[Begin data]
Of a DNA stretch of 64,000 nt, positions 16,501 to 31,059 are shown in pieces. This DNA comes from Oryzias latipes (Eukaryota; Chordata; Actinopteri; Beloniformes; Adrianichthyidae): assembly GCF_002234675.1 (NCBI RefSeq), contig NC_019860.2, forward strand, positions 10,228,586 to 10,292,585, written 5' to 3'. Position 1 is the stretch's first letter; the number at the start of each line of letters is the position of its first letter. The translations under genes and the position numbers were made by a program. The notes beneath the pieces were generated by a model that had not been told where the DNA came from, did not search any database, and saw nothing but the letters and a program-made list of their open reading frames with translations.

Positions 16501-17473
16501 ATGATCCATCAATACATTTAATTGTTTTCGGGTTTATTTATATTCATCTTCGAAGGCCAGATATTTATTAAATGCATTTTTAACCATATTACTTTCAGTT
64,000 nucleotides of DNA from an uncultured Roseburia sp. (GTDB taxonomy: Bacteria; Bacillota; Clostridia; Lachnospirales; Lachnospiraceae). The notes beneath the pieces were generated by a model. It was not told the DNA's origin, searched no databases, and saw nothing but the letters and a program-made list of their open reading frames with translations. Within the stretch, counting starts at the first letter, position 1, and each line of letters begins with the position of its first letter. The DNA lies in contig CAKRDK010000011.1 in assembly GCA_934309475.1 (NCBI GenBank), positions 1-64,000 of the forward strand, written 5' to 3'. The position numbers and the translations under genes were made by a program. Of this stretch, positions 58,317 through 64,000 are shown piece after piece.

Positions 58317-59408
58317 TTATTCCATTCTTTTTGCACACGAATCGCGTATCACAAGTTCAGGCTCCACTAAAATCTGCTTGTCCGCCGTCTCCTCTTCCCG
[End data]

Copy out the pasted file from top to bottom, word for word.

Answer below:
Of a DNA stretch of 64,000 nt, positions 16,501 to 31,059 are shown in pieces. This DNA comes from Oryzias latipes (Eukaryota; Chordata; Actinopteri; Beloniformes; Adrianichthyidae): assembly GCF_002234675.1 (NCBI RefSeq), contig NC_019860.2, forward strand, positions 10,228,586 to 10,292,585, written 5' to 3'. Position 1 is the stretch's first letter; the number at the start of each line of letters is the position of its first letter. The translations under genes and the position numbers were made by a program. The notes beneath the pieces were generated by a model that had not been told where the DNA came from, did not search any database, and saw nothing but the letters and a program-made list of their open reading frames with translations.

Positions 16501-17473
16501 ATGATCCATCAATACATTTAATTGTTTTCGGGTTTATTTATATTCATCTTCGAAGGCCAGATATTTATTAAATGCATTTTTAACCATATTACTTTCAGTT
64,000 nucleotides of DNA from an uncultured Roseburia sp. (GTDB taxonomy: Bacteria; Bacillota; Clostridia; Lachnospirales; Lachnospiraceae). The notes beneath the pieces were generated by a model. It was not told the DNA's origin, searched no databases, and saw nothing but the letters and a program-made list of their open reading frames with translations. Within the stretch, counting starts at the first letter, position 1, and each line of letters begins with the position of its first letter. The DNA lies in contig CAKRDK010000011.1 in assembly GCA_934309475.1 (NCBI GenBank), positions 1-64,000 of the forward strand, written 5' to 3'. The position numbers and the translations under genes were made by a program. Of this stretch, positions 58,317 through 64,000 are shown piece after piece.

Positions 58317-59408
58317 TTATTCCATTCTTTTTGCACACGAATCGCGTATCACAAGTTCAGGCTCCACTAAAATCTGCTTGTCCGCCGTCTCCTCTTCCCG